(This conversation actually happened, but the messages have been significantly edited & condensed for privacy and clarity)

April is National Poetry Month. In honour of that, I’m digging through my archives and posting a series of poems I’ve written over the years.

When you are mixing
Drinks
Lives
Households
Politics
Religions
There are some days when even the most
Mundane of things
Seem Remarkable.

For instance:
He is a vodka drinker;
I am Gin.
But by some Divine Intervention
Some Holy Miracle
Our many households always seem to have both.
But then there are other days
Like today
When
By grace and willpower
I manage to speak in the strange patois
Of loving other people’s children
And everyone and thing is accounted for
And then I look down
And realise
I am wearing socks
That are not mine
That are not yours
That were probably your ex wife’s

And I think God must be laughing at us.
And all of our plans
And of this mixing
Of drinks
Of lives
Of the mundane and the divine.
(April, 2017)

April is National Poetry Month. In honour of that, I’m digging through my archives and posting a series of poems I’ve written over the years.

You are Helen,
And charming,
And a paragon of what a woman
Should be.
Locked up in your ivory tower,
Lost without your worldly power,
Continue on your odyssey.

Odyssey—
Keep going.
You can never go home once
You’ve gone.
Sinking in your self-restraint,
You nurse your wounds without complaint,
And sing your silly siren song.

You are virtue,
And wonder,
And the girl you always wished
You’d be.
Would he love you violated,
How he loves the things you’ve hated;
You’re drowning in tranquility.

(May, 2006)

April is National Poetry Month. In honour of that, I’m digging through my archives and posting a series of poems I’ve written over the years.

I wear the smallest invisibility cloak.
I put it on
Whenever you look at me,
And I disappear.
Like when I left
To go run a marathon
Kitted out
In full bright regalia
And those bouncy Pippi braids I so love

Waving goodbye first thing
And toting the bag
Emblazoned with the name of the race
And you,
Blithely saying goodbye
Not noticing
Where I was off to.
Never realising that I’d gone.

I get smaller, too
Microscopic
I shrunk as you cut me from the frame
In those pictures of us
Skiing in Vermont
To use in your dating profile.
Or when you
Refused to be photographed with me
In the first place
If no evidence of us ever existed
Then no harm could ever be done.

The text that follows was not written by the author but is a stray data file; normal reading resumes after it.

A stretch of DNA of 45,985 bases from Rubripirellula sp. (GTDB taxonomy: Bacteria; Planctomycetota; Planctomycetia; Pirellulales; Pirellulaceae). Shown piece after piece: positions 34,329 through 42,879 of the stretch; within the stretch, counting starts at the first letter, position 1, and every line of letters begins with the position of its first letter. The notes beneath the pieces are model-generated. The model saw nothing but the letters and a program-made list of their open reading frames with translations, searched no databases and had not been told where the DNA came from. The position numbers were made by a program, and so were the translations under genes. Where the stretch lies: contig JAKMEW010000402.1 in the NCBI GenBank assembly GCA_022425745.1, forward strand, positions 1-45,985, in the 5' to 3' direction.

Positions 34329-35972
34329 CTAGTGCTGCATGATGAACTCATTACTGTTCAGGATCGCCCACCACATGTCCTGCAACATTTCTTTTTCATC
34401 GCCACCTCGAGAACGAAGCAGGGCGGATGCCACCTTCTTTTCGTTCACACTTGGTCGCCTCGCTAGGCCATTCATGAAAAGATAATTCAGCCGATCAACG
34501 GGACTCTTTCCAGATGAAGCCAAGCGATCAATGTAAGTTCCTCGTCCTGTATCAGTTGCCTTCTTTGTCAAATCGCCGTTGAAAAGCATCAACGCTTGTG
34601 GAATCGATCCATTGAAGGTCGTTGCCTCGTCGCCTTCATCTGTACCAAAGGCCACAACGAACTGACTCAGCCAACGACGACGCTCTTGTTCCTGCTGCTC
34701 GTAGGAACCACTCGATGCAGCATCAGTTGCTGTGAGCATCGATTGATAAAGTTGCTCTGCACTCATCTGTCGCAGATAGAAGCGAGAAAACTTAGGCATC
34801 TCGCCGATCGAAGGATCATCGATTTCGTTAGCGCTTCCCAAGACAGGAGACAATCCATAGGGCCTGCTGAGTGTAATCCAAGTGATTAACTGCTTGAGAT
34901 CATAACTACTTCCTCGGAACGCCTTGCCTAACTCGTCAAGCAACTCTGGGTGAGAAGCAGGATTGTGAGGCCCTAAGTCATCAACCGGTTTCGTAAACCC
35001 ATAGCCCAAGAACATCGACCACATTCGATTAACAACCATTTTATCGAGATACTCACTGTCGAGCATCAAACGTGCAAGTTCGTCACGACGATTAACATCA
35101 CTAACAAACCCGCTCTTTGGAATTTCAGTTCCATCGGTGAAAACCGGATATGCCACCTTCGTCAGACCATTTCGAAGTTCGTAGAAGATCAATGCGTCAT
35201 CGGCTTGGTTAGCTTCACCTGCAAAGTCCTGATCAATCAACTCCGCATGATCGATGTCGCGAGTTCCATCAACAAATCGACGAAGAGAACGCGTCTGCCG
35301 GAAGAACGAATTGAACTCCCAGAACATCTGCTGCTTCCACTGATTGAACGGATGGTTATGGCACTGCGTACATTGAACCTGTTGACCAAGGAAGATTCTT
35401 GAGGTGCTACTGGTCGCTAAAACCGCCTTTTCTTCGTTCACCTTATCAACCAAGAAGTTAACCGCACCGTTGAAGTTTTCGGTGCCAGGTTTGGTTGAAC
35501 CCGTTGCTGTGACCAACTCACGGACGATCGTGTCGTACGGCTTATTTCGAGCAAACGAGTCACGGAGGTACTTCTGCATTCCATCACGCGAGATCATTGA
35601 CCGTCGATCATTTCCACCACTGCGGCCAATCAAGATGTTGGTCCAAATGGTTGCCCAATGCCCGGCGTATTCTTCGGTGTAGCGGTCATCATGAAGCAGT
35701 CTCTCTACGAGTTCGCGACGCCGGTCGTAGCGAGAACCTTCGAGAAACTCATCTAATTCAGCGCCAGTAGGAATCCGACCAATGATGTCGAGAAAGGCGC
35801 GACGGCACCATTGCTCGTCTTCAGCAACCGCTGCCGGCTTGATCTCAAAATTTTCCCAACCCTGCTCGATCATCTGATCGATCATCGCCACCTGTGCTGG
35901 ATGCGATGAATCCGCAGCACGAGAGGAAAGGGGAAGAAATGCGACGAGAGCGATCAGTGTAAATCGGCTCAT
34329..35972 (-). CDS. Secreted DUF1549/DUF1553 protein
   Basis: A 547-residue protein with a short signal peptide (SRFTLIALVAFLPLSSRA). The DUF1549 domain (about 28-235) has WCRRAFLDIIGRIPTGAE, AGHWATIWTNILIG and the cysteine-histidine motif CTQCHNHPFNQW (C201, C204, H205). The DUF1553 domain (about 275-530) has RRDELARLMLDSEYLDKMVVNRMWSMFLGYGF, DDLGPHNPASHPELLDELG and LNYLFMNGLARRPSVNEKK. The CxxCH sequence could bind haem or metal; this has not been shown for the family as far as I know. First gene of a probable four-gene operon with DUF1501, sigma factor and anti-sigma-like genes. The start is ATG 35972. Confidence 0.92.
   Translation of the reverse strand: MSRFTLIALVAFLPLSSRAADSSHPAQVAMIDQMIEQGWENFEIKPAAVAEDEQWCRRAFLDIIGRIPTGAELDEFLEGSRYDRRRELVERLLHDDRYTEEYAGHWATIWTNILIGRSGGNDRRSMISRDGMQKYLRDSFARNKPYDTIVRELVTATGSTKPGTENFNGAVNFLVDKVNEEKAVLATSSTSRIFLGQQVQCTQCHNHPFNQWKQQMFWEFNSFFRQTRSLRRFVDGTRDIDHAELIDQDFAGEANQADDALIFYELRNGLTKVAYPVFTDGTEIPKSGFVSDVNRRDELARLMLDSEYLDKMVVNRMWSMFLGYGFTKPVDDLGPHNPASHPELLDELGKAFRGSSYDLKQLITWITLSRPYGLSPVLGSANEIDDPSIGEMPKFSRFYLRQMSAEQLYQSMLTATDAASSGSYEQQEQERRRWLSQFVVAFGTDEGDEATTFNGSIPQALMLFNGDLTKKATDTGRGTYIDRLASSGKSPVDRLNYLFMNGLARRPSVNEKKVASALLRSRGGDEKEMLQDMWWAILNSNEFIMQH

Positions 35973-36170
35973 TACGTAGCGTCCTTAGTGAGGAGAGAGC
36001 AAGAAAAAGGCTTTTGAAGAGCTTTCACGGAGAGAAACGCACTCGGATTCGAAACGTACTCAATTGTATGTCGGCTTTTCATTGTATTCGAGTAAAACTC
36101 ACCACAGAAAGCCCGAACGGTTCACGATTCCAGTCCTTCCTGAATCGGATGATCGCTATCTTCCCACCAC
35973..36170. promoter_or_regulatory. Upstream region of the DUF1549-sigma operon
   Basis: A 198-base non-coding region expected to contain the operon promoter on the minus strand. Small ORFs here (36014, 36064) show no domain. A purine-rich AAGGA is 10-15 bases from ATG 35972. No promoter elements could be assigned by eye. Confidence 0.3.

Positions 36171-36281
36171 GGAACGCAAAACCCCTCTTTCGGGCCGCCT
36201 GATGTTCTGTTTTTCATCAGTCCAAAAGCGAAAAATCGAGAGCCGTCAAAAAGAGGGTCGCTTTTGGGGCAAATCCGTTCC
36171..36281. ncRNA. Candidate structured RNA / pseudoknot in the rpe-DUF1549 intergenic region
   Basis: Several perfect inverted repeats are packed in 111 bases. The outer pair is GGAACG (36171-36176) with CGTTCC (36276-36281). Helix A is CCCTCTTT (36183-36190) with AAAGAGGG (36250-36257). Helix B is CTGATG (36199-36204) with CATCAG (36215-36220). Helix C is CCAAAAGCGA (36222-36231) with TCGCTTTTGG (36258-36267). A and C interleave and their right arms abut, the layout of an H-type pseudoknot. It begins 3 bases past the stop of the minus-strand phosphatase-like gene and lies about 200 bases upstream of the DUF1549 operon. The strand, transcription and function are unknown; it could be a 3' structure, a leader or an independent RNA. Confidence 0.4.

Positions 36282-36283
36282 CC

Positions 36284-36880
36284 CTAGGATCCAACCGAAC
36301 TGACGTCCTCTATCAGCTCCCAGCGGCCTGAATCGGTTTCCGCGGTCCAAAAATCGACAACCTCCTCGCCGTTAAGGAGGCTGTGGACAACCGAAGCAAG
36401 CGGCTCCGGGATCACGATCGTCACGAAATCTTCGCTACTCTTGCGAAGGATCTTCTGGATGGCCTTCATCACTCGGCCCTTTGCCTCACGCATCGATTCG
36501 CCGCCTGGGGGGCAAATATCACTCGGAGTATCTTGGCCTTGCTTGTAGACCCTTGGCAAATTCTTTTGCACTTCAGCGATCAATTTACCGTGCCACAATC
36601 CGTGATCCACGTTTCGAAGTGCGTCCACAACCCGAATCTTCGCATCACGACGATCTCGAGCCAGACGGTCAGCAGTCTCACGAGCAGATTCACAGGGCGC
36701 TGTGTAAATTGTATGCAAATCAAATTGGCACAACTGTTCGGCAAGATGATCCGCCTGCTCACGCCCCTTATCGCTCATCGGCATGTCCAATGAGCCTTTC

But sometimes
It is cosier.
Insidious, almost.
Like the blanket I wear on your sofa.
Snuggled beside you
Like the whole world
Rests between your head
And my heart.
Isn’t this nice, I think
I feel your breathing and mine
I feel my chest lurch under the weight of you.

Between the beats
Your son calls
His face appears on your phone
Like a ghost or an angel
And you quickly rise
Hiding me from his view,
Invisible again.

(November, 2016)

April is National Poetry Month. In honour of that, I’m digging through my archives and posting a series of poems I’ve written over the years.

Sundappled Sunday on left and right coasts,
Beautiful from
Griffith Park to
The Staten Island Ferry;
Sunset strip
To
SoHo
I rode a painted pony in the sand.

Saddle slapping tender in-thighs,
I endured your stings.
Silent father shouting
At distant mother
Loving
Present daughter;
Riding roughshod on a tender mare.

Slow stumble upon whip-worn trails,
Round and round
We go again.
Carousel horses,
Sundappled Sunday ponies,
Perfectly painted; ready to ride.

(April, 2009)

April is National Poetry Month. In honour of that, I’m digging through my archives and posting a series of poems I’ve written over the years.

They don’t tell you
In the basement;
In the belly;
Of the Cathedral;
Silk-lace-beads-satin pillowed at your feet,
As the warm streams out of you;
Out of your marriage parts,
They don’t tell you what it feels like to have emptied yourself.

And years later,
They don’t tell you
In the silence;
In the tundra;
Of Battery Park City;
Surviving the simulacrum of seven years together.
As the life surges into you;
Back into bones and blood and complexion;
They don’t tell you that the belly-moment
Was the moment to say No.

(December, 2009)

April is National Poetry Month. In honour of that, I’m digging through my archives and posting a series of poems I’ve written over the years.

Wicked tongue
You have me lashed to you now.
Your vain voice,
The gentle rolling cadence
Lilting laugh,
Falling timbre.
Darling,
It’s a vicious, thrilling ride.

(March, 2008)